I'm sure many of you have seen Up in the Air, the recent movie with George Clooney, which offers possibly the most accurate and detailed look at contemporary business travel ever presented. It's pretty hilarious. There are dozens of funny-but-true tips on how to negotiate security lines (i.e. don't stand behind old people because they don't seem to be aware of how little time they atually have left), manage hotel stays (i.e. make the most of the VIP status that comes after repeated visits to the chain), and assorted stuff like that. If you haven't seen it, I highly recommend it to road warriors for its instructive value alone.
One of the stars of the movie is American Airlines, which is portrayed as the apex of business comfort in the skies. This was very amusing to me for a variety of reasons, primary of which, probably, has something to do with the relationship between familiarity and contempt.
I was most tickled by the scene in which George Clooney seals a seduction by displaying his American Airlines Concierge Key Club card to his hot new companion, who turns to jelly upon sight of the simple black plastic emblem of extensive mileage. They both sit in awe of the card itself and all it represents. Not long after, the two happily fall into bed, with excellent results all the way around. Witness the power of customer retention programs!
I will now reveal to you that I, too, am a member of the exclusive, elite Concierge Key Club. I received word of it in a congratulatory letter about a year or so ago. I don't recall getting a card, but I probably have it somewhere. I was very happy to be inducted into this august group, and very curious about the new perks and privileges my newfound status would carry with it. I couldn't wait to find out. I am still waiting.
As far as I can tell, membership in this, the most elevated in the American Airlines frequent flyer cadre, grants you the following:
- An occasional greeting at the gate when you check in. One time, they paged me from the podium. I went up to find out what it was all about, fearing I had been bumped or something. No, there was an American Airlines representative with a clipboard at the little kiosk that scans the tickets. "Hello," she said. "I just wanted to tell you how happy we are that you are flying with us." I said thanks. She inquired whether I would like to board with the people in wheelchairs. I said not really. She said goodbye.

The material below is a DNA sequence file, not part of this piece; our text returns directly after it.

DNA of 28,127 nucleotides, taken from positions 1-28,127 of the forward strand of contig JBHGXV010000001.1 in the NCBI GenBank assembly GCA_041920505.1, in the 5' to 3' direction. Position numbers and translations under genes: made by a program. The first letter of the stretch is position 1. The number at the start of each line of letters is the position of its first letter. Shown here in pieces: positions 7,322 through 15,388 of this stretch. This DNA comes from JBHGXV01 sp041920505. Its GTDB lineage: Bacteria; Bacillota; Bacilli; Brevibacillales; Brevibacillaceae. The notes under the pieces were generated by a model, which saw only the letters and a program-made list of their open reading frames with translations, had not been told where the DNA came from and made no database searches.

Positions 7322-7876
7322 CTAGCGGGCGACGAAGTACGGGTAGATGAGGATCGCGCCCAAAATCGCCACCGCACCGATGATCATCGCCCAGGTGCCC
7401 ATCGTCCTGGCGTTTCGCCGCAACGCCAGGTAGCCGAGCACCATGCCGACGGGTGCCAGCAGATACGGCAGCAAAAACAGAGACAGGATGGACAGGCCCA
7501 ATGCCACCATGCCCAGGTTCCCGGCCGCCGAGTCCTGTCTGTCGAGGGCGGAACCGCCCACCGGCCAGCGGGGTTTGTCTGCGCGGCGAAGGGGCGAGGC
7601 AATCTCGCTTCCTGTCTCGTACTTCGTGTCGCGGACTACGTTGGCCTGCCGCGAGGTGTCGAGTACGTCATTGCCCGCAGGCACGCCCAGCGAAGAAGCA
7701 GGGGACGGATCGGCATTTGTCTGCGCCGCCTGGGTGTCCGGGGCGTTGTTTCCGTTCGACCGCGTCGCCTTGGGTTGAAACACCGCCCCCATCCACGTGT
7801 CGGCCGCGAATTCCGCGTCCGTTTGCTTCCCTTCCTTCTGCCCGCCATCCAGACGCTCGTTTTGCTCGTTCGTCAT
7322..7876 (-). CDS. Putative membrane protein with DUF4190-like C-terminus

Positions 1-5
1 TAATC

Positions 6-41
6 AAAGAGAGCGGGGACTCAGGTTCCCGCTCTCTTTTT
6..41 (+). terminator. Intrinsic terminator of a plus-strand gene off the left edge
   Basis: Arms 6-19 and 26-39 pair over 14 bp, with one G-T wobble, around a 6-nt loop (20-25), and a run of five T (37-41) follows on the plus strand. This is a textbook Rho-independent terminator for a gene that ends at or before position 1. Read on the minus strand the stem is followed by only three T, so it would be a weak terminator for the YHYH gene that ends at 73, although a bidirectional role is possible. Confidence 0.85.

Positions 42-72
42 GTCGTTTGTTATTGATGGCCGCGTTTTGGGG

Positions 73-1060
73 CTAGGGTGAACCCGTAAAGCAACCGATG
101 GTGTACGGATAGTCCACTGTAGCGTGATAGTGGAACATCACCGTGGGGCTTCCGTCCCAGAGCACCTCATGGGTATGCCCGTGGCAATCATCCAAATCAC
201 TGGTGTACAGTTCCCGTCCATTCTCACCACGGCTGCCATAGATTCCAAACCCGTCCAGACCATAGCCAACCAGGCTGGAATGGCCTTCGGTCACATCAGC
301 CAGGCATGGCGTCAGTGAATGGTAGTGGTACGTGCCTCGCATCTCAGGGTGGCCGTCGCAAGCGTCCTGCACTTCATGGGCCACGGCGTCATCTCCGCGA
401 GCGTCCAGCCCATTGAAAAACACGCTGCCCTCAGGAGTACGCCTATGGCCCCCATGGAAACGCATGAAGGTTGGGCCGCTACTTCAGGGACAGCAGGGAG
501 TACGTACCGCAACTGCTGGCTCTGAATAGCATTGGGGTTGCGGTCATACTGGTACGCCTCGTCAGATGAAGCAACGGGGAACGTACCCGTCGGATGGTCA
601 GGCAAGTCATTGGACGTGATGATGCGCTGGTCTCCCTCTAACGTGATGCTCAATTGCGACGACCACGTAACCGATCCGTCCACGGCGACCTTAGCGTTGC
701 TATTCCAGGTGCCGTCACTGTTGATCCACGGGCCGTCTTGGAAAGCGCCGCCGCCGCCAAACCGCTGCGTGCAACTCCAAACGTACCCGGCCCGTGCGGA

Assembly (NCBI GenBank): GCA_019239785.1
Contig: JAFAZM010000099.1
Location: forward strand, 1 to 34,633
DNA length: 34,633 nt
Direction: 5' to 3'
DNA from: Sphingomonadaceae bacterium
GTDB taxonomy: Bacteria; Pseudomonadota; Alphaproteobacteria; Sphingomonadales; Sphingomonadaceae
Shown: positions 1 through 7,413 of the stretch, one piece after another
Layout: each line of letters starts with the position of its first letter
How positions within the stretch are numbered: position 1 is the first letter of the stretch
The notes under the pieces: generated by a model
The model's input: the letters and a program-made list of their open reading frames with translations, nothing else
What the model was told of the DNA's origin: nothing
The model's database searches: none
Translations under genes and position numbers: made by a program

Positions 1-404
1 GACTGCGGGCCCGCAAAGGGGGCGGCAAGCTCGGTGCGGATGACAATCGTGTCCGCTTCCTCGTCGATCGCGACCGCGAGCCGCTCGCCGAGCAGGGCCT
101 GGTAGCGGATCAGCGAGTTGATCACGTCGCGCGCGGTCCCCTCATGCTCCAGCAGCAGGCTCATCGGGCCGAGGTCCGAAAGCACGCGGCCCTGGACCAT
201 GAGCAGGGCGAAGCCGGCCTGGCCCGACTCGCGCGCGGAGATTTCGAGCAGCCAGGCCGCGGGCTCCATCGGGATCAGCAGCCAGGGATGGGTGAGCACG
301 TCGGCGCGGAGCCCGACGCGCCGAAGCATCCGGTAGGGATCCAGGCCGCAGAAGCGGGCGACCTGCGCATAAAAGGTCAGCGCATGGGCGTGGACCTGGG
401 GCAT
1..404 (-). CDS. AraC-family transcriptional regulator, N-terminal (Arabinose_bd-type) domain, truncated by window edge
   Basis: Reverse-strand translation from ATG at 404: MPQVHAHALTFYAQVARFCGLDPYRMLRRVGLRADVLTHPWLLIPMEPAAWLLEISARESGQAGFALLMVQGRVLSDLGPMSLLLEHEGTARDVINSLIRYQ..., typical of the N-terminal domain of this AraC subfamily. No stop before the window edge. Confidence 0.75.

- Now and then, this same sort of official actually boards the plane itself after we are seated, approaches me and once again expresses pleasure that I am with them. I say thank you. He or she says no problemo and inquires if there is anything they can do for me. One time, I asked, "Like what?" The greeter said, "Well, nothing, really." Then we had a chuckle and that was that. Those were the good old days, too. In fact, this greeting phase has abated almost entirely now. The other day I was grieved to see another business type getting the schmooze while I sat by myself, unrecognized as a Key Club dignitary. This pissed me off a lot more than it should have.
- No upgrades.
- No priority in getting a reservation.
- No actual, physical "Club" that one can visit.
- No presents, not even the luggage tags that one is awarded each year as an Executive Platinum person.
- Some limited help getting rebooked when your flight is cancelled, but only when you know the guys in the Admiral's Club, which remains a very nice entity which I appreciate every time I travel. Hi, Admiral's Club dudes! Keep up the good work!
- The ability to impress random fellow-travelers with your Key Club card, resulting in passionate one-time hookups in moderately-priced chain motels.
Needless to say, I do not avail myself of the last perk, honest. So right now, I will tell you, I remain somewhat mystified by the entire Concierge Key Club phenomenon. I'm not the only one. The other day, after the deplorable incident in which my presence was not hailed with glee by the powers that be, I called American Airlines and inquired of a representative of the Key Club what my status really entailed. She didn't really know either. "It's just a nice thing," she said.
So in the end, unless I'm missing something, I'd have to say that the Concierge Key Club is just a somewhat cynical trick played by American Airlines to seduce individuals who are shallow and foolish enough to be impressed by membership in a Club whose only benefit seems to be that other people don't belong to it. Not that I want to be ejected, mind you. I mean, when you get right down to it, the fact remains that I am Concierge Key, and most of you are not. That's something, I guess.
Now if you'll excuse me, they're calling my flight, and I get to board with the people in wheelchairs. Don't want to miss out on that.
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